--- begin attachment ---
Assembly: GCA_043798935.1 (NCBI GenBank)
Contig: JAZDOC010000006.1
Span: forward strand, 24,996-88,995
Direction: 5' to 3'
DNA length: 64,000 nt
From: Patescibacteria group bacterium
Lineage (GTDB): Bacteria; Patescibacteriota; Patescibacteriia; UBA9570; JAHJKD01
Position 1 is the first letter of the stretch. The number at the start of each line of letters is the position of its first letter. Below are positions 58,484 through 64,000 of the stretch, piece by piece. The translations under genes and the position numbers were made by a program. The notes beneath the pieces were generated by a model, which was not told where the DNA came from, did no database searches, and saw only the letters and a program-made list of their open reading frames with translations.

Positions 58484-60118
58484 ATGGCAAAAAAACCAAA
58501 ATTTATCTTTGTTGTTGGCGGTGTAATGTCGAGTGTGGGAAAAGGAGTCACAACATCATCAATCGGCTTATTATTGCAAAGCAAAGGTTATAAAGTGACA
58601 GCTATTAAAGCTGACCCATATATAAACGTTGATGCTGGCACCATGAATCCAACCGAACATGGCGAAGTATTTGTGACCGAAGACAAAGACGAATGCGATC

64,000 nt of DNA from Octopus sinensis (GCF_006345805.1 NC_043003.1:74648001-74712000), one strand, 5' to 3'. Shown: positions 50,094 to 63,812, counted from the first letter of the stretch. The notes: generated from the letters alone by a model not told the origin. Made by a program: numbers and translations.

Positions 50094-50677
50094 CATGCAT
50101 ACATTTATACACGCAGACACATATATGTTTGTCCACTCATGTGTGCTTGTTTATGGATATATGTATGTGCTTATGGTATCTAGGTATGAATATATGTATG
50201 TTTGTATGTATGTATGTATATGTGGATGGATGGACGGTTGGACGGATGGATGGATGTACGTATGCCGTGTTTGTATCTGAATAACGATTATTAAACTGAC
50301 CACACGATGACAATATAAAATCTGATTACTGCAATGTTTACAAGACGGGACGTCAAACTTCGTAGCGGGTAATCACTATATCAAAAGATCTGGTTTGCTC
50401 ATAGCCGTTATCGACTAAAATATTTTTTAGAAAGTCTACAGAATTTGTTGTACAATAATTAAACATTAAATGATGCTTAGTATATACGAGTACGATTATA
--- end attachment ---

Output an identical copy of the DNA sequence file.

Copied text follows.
Assembly: GCA_043798935.1 (NCBI GenBank)
Contig: JAZDOC010000006.1
Span: forward strand, 24,996-88,995
Direction: 5' to 3'
DNA length: 64,000 nt
From: Patescibacteria group bacterium
Lineage (GTDB): Bacteria; Patescibacteriota; Patescibacteriia; UBA9570; JAHJKD01
Position 1 is the first letter of the stretch. The number at the start of each line of letters is the position of its first letter. Below are positions 58,484 through 64,000 of the stretch, piece by piece. The translations under genes and the position numbers were made by a program. The notes beneath the pieces were generated by a model, which was not told where the DNA came from, did no database searches, and saw only the letters and a program-made list of their open reading frames with translations.

Positions 58484-60118
58484 ATGGCAAAAAAACCAAA
58501 ATTTATCTTTGTTGTTGGCGGTGTAATGTCGAGTGTGGGAAAAGGAGTCACAACATCATCAATCGGCTTATTATTGCAAAGCAAAGGTTATAAAGTGACA
58601 GCTATTAAAGCTGACCCATATATAAACGTTGATGCTGGCACCATGAATCCAACCGAACATGGCGAAGTATTTGTGACCGAAGACAAAGACGAATGCGATC

64,000 nt of DNA from Octopus sinensis (GCF_006345805.1 NC_043003.1:74648001-74712000), one strand, 5' to 3'. Shown: positions 50,094 to 63,812, counted from the first letter of the stretch. The notes: generated from the letters alone by a model not told the origin. Made by a program: numbers and translations.

Positions 50094-50677
50094 CATGCAT
50101 ACATTTATACACGCAGACACATATATGTTTGTCCACTCATGTGTGCTTGTTTATGGATATATGTATGTGCTTATGGTATCTAGGTATGAATATATGTATG
50201 TTTGTATGTATGTATGTATATGTGGATGGATGGACGGTTGGACGGATGGATGGATGTACGTATGCCGTGTTTGTATCTGAATAACGATTATTAAACTGAC
50301 CACACGATGACAATATAAAATCTGATTACTGCAATGTTTACAAGACGGGACGTCAAACTTCGTAGCGGGTAATCACTATATCAAAAGATCTGGTTTGCTC
50401 ATAGCCGTTATCGACTAAAATATTTTTTAGAAAGTCTACAGAATTTGTTGTACAATAATTAAACATTAAATGATGCTTAGTATATACGAGTACGATTATA